Now your students should be finished with their research and have an abundance of information gathered about their animal. Not all of this information will be showcased in the riddle activity but used later in the expository essay that we write.
Something I have noticed over the years in teaching writing is that many students have high anxiety levels when it comes time to actually write. Before Empowering Writers, I would just give a prompt, do a little overview, and have students begin to write. What I saw was that even my highest writers struggled to start their piece. I soon began to see why setting an example and giving the expectations of the finished product is so important to the success of our students. Now, I always model and show students a completed example so that they know exactly what I want to see when they are finished. I notice that my students are now able to release some of those unnecessary jitters before we even begin.
So for this assignment, I started the day by letting the students work through riddles that are already completed. I had the riddle sets copied, cut out, and waiting for students to sort and match as bell work when they came in (these are included as a PDF in the lesson of the month.) I encourage you to direct students to read the cards out loud one at a time. The purpose of this activity is not to see if the students can read and infer which animal is being described, even though this is a great way to practice inferencing and using their reading skills but to hear the language and context in which the riddles are written. Without direction, students will just divide the cards among the group and quickly work to solve the riddles, overlooking the importance of listening to the author’s craft and style being used. Watch the video below for a quick example of this…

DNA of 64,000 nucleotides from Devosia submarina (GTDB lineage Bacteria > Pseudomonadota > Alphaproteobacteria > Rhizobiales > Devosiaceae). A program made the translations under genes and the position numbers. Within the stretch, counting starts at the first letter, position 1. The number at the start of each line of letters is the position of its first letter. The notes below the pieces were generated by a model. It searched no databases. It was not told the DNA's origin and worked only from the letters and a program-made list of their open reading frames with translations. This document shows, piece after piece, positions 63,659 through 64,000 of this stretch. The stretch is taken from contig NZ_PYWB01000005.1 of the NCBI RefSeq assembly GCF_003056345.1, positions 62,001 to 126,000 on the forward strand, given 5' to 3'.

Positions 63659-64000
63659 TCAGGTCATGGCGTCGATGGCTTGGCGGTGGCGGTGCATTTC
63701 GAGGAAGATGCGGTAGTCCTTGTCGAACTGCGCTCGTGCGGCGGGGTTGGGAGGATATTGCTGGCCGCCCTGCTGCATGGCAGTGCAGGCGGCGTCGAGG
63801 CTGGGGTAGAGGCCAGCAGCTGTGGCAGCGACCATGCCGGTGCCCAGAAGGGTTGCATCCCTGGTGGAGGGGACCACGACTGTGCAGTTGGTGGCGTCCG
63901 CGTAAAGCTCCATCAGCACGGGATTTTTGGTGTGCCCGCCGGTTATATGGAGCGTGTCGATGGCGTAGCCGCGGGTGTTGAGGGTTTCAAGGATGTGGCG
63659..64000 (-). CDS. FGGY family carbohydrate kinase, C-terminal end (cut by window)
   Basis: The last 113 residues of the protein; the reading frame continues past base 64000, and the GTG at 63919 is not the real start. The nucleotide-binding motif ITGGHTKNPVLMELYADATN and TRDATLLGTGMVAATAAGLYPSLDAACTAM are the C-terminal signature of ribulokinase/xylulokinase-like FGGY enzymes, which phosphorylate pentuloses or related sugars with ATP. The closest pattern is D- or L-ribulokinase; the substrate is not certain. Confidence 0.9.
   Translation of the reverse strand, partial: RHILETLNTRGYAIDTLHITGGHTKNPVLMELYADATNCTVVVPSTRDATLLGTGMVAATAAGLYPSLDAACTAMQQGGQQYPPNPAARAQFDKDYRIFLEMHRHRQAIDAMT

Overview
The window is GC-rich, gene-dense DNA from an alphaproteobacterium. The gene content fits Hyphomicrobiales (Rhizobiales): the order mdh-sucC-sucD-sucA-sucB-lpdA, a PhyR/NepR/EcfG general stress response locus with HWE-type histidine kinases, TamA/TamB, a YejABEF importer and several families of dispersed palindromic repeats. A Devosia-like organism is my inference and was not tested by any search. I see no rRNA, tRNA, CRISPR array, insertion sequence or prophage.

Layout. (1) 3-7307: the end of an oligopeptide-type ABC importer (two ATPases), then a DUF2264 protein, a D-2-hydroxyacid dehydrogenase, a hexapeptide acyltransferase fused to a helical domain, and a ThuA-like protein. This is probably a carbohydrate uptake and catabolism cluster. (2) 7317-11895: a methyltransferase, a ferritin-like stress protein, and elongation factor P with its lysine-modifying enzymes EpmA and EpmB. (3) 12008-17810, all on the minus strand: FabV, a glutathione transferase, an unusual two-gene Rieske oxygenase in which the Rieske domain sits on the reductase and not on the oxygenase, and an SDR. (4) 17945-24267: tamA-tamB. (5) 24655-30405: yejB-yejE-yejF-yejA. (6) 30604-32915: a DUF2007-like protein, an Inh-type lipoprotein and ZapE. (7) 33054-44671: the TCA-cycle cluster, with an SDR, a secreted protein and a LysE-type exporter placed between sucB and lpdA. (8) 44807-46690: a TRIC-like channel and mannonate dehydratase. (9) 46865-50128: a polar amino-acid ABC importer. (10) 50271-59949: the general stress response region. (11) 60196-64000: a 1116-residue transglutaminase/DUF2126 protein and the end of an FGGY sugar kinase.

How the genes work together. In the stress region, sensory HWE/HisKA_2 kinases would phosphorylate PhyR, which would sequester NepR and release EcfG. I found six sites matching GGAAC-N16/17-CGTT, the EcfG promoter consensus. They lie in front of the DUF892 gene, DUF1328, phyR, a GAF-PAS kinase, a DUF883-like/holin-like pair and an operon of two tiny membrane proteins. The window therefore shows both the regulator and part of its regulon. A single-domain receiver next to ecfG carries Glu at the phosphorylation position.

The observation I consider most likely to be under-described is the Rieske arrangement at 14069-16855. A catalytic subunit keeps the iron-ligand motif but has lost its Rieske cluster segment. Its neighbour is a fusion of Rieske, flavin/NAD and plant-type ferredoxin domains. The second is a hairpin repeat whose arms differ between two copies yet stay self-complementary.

Once students were finished reading and matching the riddles to their animal, we talked about some of the important components of the riddle hints. Remember, students are not going to write every piece of information that they learned into a riddle clue. Here is the poster we made to use as a guideline for clues.
My students (6th grade) included 5-10 of these into clues for their riddle. (depending on their ability level) Adjust this for the age and ability of students in your classroom. Remind students that the rest of their information will be included later in the week, in the Arctic Animal Expository Essay. Be sure to utilize my riddle clue sentence starters that are also available in the lesson. If you have not downloaded the 5-8 grade January 2019 lesson of the month do that here! Before students started writing their own riddle, I let them keep one of the riddles by them as a guide for when they began to put their information into clues.
When we were finished, I hung them all up in the hall for all students (and some teachers:) ) to read and enjoy. As you can see they have been well used!
Please email me if you have any questions as your students begin their writing piece.